Time Out says
Rory Mullarkey’s eccentric National Theatre debut is a fun, if frustrating romp
This year, for some reason, the National Theatre’s giant Olivier stage has become the weirdest new writing theatre in London.
This summer it ran Yaël Farber’s spectacular, misguided ‘Salomé’ in rep with DC Moore’s awesomely incomprehensible ‘Common’. And though it has a good ol’ fashioned hit on its hands at the moment with its jaw-dropping revival of Sondheim’s ‘Follies’, matters have been ‘complicated’ with the programming of Rory Mullarkey’s eccentric ‘Saint George and the Dragon’.
It reminds me a lot of the sort of the low-budget teatime period comedy dramas that were on TV during my childhood: think ‘Maid Marion and Her Merry Men’ but with better jokes and less comprehensible motivation.
Essentially, Lyndsey Turner’s genuinely very enjoyable production feels like three episodes, each of which features John Heffernan’s preening, unworldly Saint George returning to his hometown in order to slay Julian Bleach’s campy Dragon. George is away for a year at a time between vanquishings, but in each absence the world surges into the future, at his behest: the first part is set in medieval times, the second in the industrial revolution, the third in the present.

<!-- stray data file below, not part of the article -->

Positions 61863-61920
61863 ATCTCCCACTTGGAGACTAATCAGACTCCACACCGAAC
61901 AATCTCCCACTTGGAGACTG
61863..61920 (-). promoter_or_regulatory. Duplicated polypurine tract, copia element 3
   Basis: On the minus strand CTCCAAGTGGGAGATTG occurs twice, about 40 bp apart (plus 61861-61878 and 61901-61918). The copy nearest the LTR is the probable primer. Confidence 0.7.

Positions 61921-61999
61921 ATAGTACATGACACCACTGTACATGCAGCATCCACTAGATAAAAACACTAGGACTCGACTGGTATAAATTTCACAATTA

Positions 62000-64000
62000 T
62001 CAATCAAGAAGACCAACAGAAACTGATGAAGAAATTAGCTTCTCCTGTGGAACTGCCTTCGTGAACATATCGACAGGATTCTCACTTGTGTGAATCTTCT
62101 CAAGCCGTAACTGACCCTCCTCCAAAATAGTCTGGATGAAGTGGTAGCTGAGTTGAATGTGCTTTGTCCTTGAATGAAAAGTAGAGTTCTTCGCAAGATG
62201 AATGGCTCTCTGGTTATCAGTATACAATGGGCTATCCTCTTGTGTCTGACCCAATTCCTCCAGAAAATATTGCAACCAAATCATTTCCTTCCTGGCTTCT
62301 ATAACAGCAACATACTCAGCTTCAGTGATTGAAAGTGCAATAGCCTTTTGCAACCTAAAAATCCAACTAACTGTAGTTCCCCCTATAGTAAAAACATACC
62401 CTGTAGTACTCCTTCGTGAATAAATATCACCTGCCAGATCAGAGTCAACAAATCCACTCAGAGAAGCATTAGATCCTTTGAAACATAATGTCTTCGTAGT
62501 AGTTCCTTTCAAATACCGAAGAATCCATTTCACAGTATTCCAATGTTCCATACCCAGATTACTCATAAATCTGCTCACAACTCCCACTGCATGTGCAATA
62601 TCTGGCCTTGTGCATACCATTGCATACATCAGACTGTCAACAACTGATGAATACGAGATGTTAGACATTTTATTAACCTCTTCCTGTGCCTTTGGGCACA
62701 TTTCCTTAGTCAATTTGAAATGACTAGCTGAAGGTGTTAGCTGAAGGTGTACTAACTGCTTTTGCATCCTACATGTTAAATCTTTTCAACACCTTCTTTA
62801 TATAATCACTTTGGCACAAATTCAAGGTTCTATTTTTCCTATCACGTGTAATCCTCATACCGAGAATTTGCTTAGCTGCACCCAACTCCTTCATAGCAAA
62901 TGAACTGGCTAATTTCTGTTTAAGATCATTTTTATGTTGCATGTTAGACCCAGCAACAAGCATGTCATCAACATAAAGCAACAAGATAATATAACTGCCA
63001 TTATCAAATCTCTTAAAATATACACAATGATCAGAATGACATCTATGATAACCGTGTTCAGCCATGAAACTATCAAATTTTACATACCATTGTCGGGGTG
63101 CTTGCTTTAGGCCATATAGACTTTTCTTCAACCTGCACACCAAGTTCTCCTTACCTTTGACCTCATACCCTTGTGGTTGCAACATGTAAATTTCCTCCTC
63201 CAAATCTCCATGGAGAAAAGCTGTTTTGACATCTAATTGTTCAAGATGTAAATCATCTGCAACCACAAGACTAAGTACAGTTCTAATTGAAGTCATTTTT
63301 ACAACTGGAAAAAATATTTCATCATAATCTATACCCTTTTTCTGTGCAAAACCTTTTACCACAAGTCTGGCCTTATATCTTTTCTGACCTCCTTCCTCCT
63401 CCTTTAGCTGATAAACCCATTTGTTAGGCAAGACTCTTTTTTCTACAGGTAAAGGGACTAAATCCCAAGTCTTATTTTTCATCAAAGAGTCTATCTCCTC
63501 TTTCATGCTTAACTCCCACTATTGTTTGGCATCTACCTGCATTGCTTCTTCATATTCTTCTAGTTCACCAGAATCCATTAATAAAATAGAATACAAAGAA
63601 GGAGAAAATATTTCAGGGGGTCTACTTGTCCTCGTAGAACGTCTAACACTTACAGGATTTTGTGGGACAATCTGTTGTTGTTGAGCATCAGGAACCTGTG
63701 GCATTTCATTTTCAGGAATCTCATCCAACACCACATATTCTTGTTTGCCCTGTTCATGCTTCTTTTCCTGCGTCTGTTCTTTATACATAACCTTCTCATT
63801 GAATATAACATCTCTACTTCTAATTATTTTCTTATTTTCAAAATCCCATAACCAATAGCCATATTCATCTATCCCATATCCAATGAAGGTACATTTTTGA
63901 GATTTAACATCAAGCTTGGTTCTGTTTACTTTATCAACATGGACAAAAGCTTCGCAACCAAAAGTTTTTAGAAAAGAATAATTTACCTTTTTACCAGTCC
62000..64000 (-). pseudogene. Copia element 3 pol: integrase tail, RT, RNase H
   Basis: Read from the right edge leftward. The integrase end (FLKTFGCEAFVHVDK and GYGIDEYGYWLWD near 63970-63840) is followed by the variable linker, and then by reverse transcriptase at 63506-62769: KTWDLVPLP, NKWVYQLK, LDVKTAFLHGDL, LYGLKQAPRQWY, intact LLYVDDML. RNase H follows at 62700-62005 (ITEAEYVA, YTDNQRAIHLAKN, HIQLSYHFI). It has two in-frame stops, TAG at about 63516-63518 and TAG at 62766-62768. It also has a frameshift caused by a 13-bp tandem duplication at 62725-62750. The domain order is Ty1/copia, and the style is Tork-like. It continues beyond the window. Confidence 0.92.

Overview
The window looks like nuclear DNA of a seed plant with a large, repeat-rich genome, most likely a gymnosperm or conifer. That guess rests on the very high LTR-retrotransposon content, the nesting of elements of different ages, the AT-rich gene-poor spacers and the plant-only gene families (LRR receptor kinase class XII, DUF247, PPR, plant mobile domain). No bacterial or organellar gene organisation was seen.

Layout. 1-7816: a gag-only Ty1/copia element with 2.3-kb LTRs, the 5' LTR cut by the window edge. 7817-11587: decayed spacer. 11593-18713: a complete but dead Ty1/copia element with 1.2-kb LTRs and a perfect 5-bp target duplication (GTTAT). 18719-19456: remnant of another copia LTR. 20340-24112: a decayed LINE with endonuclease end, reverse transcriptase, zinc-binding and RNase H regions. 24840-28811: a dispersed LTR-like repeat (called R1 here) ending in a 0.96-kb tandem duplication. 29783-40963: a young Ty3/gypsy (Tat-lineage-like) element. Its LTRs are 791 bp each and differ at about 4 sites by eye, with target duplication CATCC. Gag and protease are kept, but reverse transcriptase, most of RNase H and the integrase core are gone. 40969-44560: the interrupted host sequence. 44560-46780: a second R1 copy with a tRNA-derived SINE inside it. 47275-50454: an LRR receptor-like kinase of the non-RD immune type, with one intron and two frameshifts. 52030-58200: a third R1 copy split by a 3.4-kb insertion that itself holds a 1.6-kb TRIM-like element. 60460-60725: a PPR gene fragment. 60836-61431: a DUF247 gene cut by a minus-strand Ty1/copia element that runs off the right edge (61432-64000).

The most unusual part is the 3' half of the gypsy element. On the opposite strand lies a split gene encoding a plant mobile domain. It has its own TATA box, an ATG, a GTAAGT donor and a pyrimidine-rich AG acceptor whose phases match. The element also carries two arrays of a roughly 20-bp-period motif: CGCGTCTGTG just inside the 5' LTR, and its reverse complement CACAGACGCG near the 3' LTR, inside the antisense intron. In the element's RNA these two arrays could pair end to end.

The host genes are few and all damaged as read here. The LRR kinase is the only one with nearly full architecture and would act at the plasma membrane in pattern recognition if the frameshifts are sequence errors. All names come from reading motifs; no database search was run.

I enjoyed it, because it’s fun: a daft ‘Blackadder’-ish genre pastiche blessed by a beautiful chocolate box set from Rae Smith and a stupendously committed performance from a wig-wearing Heffernan (perhaps the most underappreciated actor of his generation, though you can possibly see why with odd projects like this).
It’s clear that ‘Saint George’ is intended as some comment on Englishness, but for much of the play this is relatively oblique, and the schlocky adventure format takes precedence. In part one the dragon appears to represent feudalism; in part two, the extreme capitalism of the workhouse era, both overcome by – I suppose – the English spirit.
In the third part, George hits choppier waters: the dragon seems to have become a meanness of spirit that has wormed its way into the English. (I’m not saying the dragon is Brexit. But it’s probably Brexit-adjacent).
George can no longer simply lop its head off. Maybe he shouldn’t: maybe George now represents a glorious past that needs to be let go; maybe Mullarkey is saying the English are all part-George, part-dragon. I don’t know, really: there is some very funny stuff about the English character – particularly in a sequence set in a pub during an England game – but the play’s message feels malleable to the point of vagueness, in need of a bit of dramaturgical dragon-slaying.
Ultimately ‘Saint George and the Dragon’ is a fairly preposterous play that I enjoyed quite a lot, albeit one that made me glad – not for the first time – that I have another nationality to fall back on.